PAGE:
Detroit News, November 21, 2001


Pirates Crack Microsoft’s New Windows System

Microsoft’s new Windows XP operating system was available to Thai computer users one week ahead of its official launch, thanks to software piracy. Hundreds of copies were being sold at $2.70. Licensed home and office versions in the United States retail between $99 and $199. Microsoft officials and vendors said software pirates found ways to circumvent the system’s new security features.

FindLaw, November 12, 2001 (Reuters)

Industry Welcomes Copyright Treaty

Music industry organizations are delighted that the first of the World Intellectual Property Organization’s (WIPO) two international copyright-protection treaties for the digital age comes into force this March. The WIPO Copyright Treaty provides guidelines on protecting the works of composers, lyricists, authors and publishers when legitimately distributed via the Internet or other interactively transmitted media. The second WIPO treaty is the WIPO Performances and Phonograms Treaty.

“It’s enormously significant, because the provisions on technology measures are expressed internationally for the first time,” says Richard Owens, international intellectual property rights advisor at British Music Rights, the lobbying arm for U.K. authors copyright organization MCPSPRS. “We now have a legally binding instrument that should give teeth to international enforcement efforts.”

Read More About the Treaty here.
IFPI News, December 6, 2001

Russian Programmer Can Go Home

The federal government agreed to defer the prosecution of a Russian computer programmer who was the first person to be charged under a controversial digital-copyright law. The programmer, Dmitri Sklyarov, 27, has been allowed to return to Moscow. In July 2001 he was arrested for writing a program that allowed people to disable encryption software protecting electronic books.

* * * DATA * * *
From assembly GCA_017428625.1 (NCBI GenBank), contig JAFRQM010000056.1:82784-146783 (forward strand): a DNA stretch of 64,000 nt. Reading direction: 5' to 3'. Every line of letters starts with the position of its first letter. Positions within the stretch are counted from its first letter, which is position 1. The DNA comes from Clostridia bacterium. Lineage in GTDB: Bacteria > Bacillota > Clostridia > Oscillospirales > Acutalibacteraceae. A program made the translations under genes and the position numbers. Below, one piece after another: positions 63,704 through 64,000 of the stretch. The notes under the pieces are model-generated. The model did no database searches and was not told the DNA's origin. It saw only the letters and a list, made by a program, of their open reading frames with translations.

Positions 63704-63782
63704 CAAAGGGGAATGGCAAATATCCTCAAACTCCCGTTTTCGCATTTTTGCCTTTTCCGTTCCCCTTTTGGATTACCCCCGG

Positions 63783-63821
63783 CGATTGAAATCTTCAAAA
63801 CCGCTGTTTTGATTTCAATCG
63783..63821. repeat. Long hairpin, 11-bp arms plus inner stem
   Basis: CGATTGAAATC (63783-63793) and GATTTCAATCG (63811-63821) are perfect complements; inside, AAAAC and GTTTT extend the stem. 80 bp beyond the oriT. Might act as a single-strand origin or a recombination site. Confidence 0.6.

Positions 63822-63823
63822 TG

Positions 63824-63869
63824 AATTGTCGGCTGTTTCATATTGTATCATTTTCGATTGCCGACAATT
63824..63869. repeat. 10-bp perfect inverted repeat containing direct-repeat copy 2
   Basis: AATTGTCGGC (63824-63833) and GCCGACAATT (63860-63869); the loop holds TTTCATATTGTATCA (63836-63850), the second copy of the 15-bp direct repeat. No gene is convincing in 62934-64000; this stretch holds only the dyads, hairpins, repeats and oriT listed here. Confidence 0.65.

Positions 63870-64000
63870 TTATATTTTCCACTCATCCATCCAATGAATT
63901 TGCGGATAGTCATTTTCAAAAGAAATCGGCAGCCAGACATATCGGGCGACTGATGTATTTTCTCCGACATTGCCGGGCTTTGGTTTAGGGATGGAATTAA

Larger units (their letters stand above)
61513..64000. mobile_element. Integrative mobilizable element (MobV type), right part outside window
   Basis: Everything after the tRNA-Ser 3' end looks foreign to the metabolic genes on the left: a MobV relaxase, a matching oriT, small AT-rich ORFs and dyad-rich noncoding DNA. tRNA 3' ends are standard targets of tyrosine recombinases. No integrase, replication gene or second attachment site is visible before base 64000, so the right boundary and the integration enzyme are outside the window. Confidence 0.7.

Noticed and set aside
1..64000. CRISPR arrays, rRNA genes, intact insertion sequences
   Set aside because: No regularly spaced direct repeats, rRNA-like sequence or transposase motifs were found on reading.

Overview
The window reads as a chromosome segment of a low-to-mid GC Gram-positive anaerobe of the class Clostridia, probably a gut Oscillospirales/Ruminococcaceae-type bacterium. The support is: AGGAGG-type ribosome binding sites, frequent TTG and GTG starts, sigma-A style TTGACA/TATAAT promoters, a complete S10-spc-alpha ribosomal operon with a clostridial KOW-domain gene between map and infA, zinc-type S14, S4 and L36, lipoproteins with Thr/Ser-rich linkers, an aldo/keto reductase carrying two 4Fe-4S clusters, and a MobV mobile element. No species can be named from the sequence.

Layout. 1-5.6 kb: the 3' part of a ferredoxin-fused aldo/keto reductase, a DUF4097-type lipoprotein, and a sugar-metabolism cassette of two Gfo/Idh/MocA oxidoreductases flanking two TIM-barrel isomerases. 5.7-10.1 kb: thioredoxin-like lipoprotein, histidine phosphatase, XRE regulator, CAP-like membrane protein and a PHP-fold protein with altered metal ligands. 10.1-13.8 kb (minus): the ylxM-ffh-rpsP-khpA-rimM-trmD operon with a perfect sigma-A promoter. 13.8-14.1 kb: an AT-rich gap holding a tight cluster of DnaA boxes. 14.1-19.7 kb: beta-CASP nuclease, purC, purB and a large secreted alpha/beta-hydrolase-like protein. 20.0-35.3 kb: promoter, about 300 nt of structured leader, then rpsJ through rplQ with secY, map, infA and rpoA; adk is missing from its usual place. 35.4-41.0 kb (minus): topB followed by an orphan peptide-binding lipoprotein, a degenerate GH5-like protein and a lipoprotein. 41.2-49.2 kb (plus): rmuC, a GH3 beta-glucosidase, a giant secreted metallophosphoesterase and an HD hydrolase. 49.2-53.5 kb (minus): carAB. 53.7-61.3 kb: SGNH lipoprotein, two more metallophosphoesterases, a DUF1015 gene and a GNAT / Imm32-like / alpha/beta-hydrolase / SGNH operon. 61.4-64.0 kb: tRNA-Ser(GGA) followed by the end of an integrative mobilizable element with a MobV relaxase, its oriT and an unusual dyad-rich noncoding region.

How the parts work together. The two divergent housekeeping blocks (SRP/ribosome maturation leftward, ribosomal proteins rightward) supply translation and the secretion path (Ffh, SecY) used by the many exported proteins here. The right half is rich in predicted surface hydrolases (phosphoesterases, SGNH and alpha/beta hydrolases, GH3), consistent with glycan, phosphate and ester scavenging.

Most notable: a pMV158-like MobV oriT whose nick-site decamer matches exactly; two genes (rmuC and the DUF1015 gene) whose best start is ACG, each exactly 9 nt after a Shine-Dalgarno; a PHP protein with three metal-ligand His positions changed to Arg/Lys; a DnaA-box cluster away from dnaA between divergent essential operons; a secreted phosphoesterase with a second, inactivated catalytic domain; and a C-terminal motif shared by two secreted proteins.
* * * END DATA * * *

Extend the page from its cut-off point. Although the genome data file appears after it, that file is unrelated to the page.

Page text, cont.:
Sklyarov’s lawyers reached a compromise with the government that will defer prosecution against Mr. Sklyarov in exchange for his cooperation in the prosecution of his employer, ElcomSoft, based in Moscow. As part of the agreement, Mr. Sklyarov is obligated to “appear at the trial and testify truthfully,” according to a statement from the United States Attorney’s Office for the Northern District of California. The trial date is set for April 15, 2002. ElcomSoft contends that the decryption program is legal in Russia.

Sklyarov drew international attention as the first person to be criminally prosecuted under the 1998 Digital Millennium Copyright Act. (See GrayZone Digest September 2001). He could have faced up to five years in prison and a $500,000 fine.

In Digital Copyright Case, Programmer Can Go Home
New York Times, December 14, 2001 (Jennifer 8. Lee)

Russian Hacker Charges Dropped
Wired News, December 13, 2001 (Reuters)

Professor’s Suit Against RIAA Dismissed

A New Jersey judge threw out a lawsuit brought against the music industry, saying that threatened legal action didn’t keep a computer-science professor from publishing research on anti-copying technology. The judge dismissed charges brought by Princeton University professor Edward Felten, who said legal threats stopped him from publishing a paper outlining the weaknesses in the industry’s technologies for protecting digital music. Felten had sued the Recording Industry Association of America (RIAA).